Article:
As the clock counts down to Euro 2012, Singaporeans are receiving unsolicited come-ons from local online sportsbooks via their mobile phones. The first pitches – sent via the WhatsApp messaging service – appeared on Singaporeans’ mobiles this Wednesday. The sender asks for a S50 (US $39) deposit to a local bank account in exchange for access to an online football betting website. They’re even running a 20% deposit bonus! Authorities are reminding people that it’s illegal to bet on Euro 2012 with any other bookie than Singapore Pools, but as an unnamed insider reminded the Straits Times, the local bookies prefer less obvious methods of acquiring customers, suggesting the spammer was most likely a scammer: “I doubt any bookies will take this sort of risk.” Unauthorized bookies in Singapore are subject to fines of up to S200k and five-year maximum jail terms, while those who merely place wagers face fines of S5k and six months in the pokey – probably twice that if they’re chewing gum when arrested.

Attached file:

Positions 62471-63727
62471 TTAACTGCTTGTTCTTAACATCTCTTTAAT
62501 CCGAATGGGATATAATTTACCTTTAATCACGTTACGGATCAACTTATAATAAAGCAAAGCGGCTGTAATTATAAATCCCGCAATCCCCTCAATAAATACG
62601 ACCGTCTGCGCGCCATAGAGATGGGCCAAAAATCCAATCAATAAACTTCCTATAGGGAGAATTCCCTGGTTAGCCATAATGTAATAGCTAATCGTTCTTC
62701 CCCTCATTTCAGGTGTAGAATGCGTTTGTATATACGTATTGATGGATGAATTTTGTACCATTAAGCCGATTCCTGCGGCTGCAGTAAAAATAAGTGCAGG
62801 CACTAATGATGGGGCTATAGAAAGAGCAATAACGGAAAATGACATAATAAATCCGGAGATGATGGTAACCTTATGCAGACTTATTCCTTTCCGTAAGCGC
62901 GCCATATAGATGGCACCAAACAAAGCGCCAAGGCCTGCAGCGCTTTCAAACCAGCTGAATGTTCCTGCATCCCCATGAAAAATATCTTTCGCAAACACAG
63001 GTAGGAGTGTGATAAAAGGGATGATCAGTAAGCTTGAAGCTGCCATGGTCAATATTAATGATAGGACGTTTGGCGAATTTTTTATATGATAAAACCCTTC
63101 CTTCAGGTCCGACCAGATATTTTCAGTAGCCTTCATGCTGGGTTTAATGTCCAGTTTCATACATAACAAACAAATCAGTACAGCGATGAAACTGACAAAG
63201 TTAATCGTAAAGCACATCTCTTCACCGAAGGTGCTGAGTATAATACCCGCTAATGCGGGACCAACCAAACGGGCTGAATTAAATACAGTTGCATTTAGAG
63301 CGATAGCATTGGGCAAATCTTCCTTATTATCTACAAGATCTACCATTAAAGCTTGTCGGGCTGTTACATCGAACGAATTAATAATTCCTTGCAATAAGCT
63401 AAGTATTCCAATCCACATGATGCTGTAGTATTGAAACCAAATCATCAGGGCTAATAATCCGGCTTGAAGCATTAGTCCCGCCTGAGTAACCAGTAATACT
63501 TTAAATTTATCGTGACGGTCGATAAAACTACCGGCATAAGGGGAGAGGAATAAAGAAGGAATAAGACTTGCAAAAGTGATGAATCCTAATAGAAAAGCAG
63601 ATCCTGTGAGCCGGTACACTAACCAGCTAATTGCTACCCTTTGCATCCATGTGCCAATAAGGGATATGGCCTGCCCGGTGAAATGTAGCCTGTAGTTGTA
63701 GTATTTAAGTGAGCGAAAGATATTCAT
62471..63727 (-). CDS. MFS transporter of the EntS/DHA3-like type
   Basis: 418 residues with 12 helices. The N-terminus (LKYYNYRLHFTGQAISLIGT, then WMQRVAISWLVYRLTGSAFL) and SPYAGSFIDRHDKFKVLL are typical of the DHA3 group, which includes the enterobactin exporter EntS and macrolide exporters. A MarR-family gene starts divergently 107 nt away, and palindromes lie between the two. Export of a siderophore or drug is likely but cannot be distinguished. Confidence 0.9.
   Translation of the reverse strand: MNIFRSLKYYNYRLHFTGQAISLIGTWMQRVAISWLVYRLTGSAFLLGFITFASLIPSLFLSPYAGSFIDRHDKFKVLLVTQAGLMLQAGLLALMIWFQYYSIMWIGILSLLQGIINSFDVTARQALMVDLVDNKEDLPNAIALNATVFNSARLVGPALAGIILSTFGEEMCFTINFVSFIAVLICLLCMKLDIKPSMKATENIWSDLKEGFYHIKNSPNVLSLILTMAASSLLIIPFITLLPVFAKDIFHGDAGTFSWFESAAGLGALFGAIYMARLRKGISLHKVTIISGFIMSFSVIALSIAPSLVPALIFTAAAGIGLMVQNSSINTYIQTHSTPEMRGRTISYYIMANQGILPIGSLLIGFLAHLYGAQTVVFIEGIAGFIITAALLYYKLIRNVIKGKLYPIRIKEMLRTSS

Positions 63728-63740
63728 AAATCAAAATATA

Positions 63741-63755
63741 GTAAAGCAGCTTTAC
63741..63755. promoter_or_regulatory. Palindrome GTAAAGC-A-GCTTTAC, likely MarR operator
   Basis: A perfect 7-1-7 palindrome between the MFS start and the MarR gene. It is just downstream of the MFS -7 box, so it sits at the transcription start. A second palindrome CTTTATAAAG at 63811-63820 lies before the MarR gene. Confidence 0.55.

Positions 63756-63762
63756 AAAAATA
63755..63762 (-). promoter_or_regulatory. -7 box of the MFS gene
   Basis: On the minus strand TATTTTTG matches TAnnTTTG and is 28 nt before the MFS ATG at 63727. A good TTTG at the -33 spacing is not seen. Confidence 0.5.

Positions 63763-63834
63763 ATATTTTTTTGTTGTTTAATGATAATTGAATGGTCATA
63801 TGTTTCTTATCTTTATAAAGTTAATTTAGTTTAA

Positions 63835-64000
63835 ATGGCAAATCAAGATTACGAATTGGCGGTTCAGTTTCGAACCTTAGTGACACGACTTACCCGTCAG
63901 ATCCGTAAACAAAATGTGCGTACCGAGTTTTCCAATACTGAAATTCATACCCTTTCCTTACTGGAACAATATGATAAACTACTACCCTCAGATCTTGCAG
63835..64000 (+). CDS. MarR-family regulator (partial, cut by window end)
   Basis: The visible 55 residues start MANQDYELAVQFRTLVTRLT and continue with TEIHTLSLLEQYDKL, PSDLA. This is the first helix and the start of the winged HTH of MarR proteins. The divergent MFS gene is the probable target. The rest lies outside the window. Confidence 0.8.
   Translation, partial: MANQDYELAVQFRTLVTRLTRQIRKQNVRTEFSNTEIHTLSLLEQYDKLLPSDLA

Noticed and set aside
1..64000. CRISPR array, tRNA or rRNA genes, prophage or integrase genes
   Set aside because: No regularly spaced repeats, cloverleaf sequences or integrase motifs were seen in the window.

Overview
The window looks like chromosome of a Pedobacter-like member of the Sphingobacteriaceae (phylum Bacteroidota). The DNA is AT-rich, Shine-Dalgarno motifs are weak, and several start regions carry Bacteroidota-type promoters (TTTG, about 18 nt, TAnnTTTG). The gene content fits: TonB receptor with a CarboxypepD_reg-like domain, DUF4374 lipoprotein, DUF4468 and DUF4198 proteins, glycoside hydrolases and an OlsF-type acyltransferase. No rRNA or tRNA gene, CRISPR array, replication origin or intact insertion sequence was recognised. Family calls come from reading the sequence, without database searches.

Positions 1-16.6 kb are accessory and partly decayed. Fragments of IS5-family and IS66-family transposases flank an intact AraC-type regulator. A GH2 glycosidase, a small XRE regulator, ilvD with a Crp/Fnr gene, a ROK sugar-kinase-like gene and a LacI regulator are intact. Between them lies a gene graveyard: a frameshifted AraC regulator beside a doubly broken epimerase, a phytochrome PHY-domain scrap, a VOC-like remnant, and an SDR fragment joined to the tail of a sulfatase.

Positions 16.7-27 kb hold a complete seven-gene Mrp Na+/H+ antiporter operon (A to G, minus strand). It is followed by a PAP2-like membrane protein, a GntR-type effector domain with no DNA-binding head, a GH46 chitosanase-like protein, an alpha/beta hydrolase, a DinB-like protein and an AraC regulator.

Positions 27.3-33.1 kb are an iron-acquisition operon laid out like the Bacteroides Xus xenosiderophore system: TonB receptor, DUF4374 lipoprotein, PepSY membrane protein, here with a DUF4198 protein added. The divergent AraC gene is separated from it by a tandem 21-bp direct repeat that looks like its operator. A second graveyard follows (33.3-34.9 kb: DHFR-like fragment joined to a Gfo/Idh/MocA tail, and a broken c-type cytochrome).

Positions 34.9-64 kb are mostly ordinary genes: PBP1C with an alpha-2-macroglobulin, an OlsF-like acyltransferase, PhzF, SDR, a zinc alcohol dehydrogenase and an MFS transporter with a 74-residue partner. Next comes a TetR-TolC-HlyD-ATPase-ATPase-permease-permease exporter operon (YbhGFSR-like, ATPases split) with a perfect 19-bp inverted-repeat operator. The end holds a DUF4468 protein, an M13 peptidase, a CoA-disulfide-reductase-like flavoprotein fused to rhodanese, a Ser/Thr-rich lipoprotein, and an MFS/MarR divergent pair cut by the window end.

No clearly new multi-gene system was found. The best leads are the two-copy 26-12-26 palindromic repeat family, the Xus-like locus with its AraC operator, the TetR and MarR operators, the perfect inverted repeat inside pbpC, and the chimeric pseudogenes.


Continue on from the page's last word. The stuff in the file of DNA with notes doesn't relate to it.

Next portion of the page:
Another 15k Singapore residents have been barred from entering Singapore’s two resort casinos. The Ministry of Community, Youth and Sports acknowledged that the number of low-income gamblers remained “small,” but chose to “move proactively to address” any increase in that number. Starting July 1, 12k low-income ComCare financial aid recipients and 3k subsidized housing recipients who are six months behind in their rent will be persona non grata on the casino premises.
Also not welcome back anytime soon is Melviana Johnson Fu, a thirty-year-old Malaysian woman sentenced this week to 10 months in prison for robbing men she met at Resorts World Sentosa. On the three separate instances for which she was charged, Mad Mel befriended a male gambler on the casino floor, which led to dinner, finishing up back at his hotel room or apartment. Then came the buyer’s remorse. One man discovered his wallet was missing S22k. Another poor sod came out of the shower to find not only his wallet gone but his trousers as well. Cruel, we know, but we like to think the third let himself be handcuffed to the bed like George Costanza in Seinfeld. We also like to think the authorities remembered to uncuff him, otherwise he’d have turned into that guy handcuffed to the bed in the movie Se7en.